From the Field

Young voices lead chorus of change in Nairobi

What challenges do young people face regarding mental health? What should be the key areas to address on this issue? What support are they seeking? In Kenya, the citiesRISE team took the questions to the very people they concern.

“It’s exciting to be in the room which will be the future of mental health,” said a young voice from Nairobi. In the extremely animated session, which included discussions and skits, we also heard vital answers to questions like:  

  • What does it mean to be a youth leader?
  • What skills do young leaders want and need – and what barriers do they face?
  • What are focused solutions around technology, stigma, access to care, and data?

“Young people are not involved in stakeholder meetings that supposedly serve young people,” says Joyce Kingori, who is the program manager of BasicNeeds, which is partnering citiesRISE in Kenya. There are many passionate and innovative young people and groups working on mental health in Nairobi and other cities in the country. Their voices are rarely heard and have NEVER been heard as one. The youth symposium on August 1, 2017 brought them together in one room for the first time to hear their perspective, and carry the kernel to the still-evolving Local Collective on mental health.

Youth leader Sitawa Wafula attended the session with some practical tips for young leaders on how to make headway in a space that is huge but neglected (see separate report). Recognized as one of the top 50 global champions of the issue, Sitawa helped the participants in making the interactive sessions creative and meaningful.

Anchored by citiesRISE’s Youth Program Manager, Lian Zeitz, the symposium was the second stop for the effort’s journey in Kenya. In April, citiesRISE hosted a workshop at Kenyatta University, Nairobi. The workshop was designed to have young people engage in safe and constructive dialogue on mental health and to identify the most pressing problems in their lives. More than 25 participants attended the August workshop. They were some of the applicants of the call for the citiesRISE Youth Challenge Award.

Moitreyee Sinha, the CEO of citiesRISE, urged the need to go beyond mental health and connect all of the sectors, communities, and areas of work for a powerful collective movement. Currently in Nairobi, mental health is not being recognized as one of the top policies and she hoped that citiesRISE would bring together global expertise and best models to connect local actions.

Lian, who feels that it’s very important to support young people working in mental health, said that the feedback from the session would help the initiative strengthen its design and outcomes. “The youth define its own goals and outcomes and we must include young people with lived expertise,” he said. “We encourage experimentation, and we need partnerships that do this. Young people cannot do this alone. Youth partners are the safety net – and we value the collective effort over your siloed efforts.”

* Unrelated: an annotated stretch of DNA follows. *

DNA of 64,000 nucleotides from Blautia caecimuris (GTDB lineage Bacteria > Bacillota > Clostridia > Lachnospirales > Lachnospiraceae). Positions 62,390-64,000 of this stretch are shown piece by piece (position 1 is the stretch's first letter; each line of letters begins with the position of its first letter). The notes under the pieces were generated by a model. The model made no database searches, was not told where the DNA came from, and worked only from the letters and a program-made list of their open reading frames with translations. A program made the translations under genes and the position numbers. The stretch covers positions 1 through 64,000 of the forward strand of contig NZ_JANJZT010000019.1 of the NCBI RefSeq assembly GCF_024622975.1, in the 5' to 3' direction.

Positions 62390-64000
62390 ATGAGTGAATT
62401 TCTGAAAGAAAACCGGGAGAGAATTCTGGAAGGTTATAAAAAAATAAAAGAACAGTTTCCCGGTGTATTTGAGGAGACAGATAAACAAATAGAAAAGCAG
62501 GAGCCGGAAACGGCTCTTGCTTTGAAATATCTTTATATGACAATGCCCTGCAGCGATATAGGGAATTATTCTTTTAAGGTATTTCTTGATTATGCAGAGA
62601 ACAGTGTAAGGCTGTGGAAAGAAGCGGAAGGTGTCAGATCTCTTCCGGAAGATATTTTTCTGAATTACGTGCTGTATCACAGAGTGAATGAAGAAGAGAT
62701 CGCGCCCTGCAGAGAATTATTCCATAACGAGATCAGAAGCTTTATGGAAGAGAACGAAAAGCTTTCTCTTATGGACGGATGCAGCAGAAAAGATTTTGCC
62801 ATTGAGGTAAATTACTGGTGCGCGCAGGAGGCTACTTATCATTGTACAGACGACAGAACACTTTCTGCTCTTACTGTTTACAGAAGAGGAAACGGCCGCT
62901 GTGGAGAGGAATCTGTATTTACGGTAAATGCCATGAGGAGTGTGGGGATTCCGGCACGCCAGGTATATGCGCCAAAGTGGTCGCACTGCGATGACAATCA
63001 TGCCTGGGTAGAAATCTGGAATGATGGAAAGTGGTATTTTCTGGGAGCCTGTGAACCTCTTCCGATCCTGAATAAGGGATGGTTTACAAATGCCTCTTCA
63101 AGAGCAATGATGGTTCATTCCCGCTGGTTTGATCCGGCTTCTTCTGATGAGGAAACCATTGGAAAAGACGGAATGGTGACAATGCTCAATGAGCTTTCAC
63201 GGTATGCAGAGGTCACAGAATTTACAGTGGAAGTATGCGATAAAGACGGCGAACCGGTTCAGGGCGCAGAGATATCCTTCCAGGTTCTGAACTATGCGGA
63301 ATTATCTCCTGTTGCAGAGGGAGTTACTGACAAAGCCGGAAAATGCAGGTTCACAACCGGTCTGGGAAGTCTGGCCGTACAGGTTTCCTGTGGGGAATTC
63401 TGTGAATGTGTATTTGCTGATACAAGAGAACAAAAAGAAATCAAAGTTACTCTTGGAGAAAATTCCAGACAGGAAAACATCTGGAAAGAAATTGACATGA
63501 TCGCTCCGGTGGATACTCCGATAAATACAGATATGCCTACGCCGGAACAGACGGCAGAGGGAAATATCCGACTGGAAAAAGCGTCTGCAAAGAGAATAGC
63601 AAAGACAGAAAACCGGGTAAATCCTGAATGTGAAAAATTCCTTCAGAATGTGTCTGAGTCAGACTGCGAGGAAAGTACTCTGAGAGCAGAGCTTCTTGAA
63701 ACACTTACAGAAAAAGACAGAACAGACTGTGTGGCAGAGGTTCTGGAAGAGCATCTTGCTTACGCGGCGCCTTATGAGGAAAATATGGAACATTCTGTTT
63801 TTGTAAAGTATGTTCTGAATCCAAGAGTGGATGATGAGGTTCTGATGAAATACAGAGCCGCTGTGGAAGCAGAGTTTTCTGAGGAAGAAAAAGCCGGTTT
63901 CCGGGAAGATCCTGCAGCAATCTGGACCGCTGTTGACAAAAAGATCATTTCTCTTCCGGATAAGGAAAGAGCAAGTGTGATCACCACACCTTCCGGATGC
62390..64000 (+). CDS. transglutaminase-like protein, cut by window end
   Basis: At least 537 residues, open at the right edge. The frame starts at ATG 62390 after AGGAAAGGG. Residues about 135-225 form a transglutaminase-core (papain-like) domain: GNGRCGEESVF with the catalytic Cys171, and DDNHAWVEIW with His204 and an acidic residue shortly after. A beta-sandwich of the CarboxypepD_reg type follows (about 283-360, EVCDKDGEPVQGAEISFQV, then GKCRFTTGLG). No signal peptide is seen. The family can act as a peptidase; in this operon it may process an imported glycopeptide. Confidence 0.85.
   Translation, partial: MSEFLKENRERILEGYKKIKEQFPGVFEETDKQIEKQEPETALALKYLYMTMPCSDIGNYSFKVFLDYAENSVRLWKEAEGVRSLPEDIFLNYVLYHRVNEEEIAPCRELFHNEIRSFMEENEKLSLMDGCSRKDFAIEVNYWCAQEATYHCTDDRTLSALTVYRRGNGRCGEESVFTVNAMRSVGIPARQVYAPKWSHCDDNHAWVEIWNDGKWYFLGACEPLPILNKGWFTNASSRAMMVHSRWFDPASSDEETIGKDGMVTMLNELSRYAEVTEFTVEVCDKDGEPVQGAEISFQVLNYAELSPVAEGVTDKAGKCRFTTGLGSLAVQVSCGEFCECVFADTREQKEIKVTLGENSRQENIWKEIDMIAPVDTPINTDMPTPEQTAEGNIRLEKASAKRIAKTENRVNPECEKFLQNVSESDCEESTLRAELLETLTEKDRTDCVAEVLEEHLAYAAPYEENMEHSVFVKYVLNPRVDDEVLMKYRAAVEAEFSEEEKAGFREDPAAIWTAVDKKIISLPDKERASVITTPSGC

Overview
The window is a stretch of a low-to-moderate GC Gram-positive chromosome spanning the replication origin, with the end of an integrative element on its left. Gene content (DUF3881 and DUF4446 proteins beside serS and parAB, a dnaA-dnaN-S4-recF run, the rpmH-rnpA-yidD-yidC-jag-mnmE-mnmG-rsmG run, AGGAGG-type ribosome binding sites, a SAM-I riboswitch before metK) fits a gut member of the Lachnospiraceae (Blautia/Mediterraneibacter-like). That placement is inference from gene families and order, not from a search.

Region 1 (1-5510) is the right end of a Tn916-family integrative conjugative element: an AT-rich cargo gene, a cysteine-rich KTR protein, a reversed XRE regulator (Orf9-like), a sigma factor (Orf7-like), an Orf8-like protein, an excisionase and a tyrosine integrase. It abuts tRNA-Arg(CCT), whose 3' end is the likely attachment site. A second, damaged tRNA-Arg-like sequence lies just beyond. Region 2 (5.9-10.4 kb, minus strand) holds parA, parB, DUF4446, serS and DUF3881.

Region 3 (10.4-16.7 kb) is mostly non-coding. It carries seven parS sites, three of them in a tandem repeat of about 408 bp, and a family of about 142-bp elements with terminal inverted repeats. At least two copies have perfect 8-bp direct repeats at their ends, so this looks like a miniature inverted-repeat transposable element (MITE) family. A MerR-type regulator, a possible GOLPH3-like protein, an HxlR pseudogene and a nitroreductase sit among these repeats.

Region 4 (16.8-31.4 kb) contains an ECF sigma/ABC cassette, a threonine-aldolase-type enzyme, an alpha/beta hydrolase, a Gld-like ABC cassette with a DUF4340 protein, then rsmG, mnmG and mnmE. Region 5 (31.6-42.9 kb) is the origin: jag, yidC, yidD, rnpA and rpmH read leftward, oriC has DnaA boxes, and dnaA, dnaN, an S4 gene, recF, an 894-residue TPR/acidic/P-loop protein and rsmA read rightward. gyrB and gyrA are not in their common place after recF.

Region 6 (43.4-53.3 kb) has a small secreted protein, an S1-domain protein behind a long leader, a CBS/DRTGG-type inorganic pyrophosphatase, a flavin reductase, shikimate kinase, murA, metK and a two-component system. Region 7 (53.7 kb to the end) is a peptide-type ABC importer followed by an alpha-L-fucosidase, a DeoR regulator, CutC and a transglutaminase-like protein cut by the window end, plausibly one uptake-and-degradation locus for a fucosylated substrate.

Typically, people suffer from mental health issues for 10 years before seeking help. Many of the participants, other than Sitawa, came with personal stories and shared the passion to see the issue taken up on urgently and by all sectors of the society.

Stigma and lack of information and support emerged as two of the biggest challenges facing the youth of Kenya. Samual Taalam, a young and enthusiastic leader from the campus-based organization Amazing Minds, believes a mental health program in local schools and universities can help handle the rising problem of mental health among students. His group uses various art forms to reach students, and have been successful in sparking conversations about mental health among teachers and students.

To highlight some of the phrases that came up during the workshop:

  • Culture of silence
  • Lack of effective human connection
  • Rise of suicide
  • Not a priority of the government
  • Not enough care centers
  • Education and demystification
  • Economic constraints

When asked what it means to be a youth leader and what was lacking in them, the responses were fast and diverse.

How the young leaders define themselves

All of them agreed that they needed to build their skills as young leaders wanting to impact work in mental health — ranging from interpersonal to fundraising. But what has been preventing them from achieving the skills they need and want? Lack of resources, support and guidance emerged as some of the key factors.

Speaking to officials from the Kenya Ministry of Health the next day, the citiesRISE team outlined their initiative strategy and discussed the current work in Kenya as well as updated the group on outcomes of the April gathering which hinged on the alignment that young people were a priority for the Ministry of Health, the Nairobi Collective Action and citiesRISE.

Catherine Mutisya, who is a Consultant Psychiatrist and Family coach in the Ministry of Health Mental Health Unit, a strategy action plan that is being developed includes focus on vulnerable groups and young people. Advocacy is a key piece way forward with plans of setting up a consortium of NGOs. The action plan also includes supporting life skills for young people, substance abuse prevention, parenting, and promoting mental health of young people. Increased funding for mental health initiatives, from <1% to at least 5% through UHC and the national insurance fund is also under consideration. Samuel G. Giogora from the Ministry of Health Community Health Development Unit expressed interest in bringing mental health services to the “first level.”

Participants eager to express their points through skits (top) and gave a thumbs up to the collective taking shape in Kenya.